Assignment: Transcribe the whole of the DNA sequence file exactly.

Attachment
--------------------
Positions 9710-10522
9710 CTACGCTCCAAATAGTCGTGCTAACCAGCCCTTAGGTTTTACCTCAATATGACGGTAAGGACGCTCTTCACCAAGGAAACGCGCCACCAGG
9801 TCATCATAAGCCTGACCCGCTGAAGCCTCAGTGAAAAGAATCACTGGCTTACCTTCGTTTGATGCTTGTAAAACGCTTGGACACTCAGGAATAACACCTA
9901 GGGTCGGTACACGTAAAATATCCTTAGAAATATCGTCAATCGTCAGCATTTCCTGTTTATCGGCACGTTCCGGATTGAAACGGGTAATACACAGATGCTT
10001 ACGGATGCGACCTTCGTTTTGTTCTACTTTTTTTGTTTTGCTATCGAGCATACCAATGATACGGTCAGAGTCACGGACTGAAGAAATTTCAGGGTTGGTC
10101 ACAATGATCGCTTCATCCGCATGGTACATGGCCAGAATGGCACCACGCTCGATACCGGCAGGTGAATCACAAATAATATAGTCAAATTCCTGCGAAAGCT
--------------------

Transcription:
Positions 9710-10522
9710 CTACGCTCCAAATAGTCGTGCTAACCAGCCCTTAGGTTTTACCTCAATATGACGGTAAGGACGCTCTTCACCAAGGAAACGCGCCACCAGG
9801 TCATCATAAGCCTGACCCGCTGAAGCCTCAGTGAAAAGAATCACTGGCTTACCTTCGTTTGATGCTTGTAAAACGCTTGGACACTCAGGAATAACACCTA
9901 GGGTCGGTACACGTAAAATATCCTTAGAAATATCGTCAATCGTCAGCATTTCCTGTTTATCGGCACGTTCCGGATTGAAACGGGTAATACACAGATGCTT
10001 ACGGATGCGACCTTCGTTTTGTTCTACTTTTTTTGTTTTGCTATCGAGCATACCAATGATACGGTCAGAGTCACGGACTGAAGAAATTTCAGGGTTGGTC
10101 ACAATGATCGCTTCATCCGCATGGTACATGGCCAGAATGGCACCACGCTCGATACCGGCAGGTGAATCACAAATAATATAGTCAAATTCCTGCGAAAGCT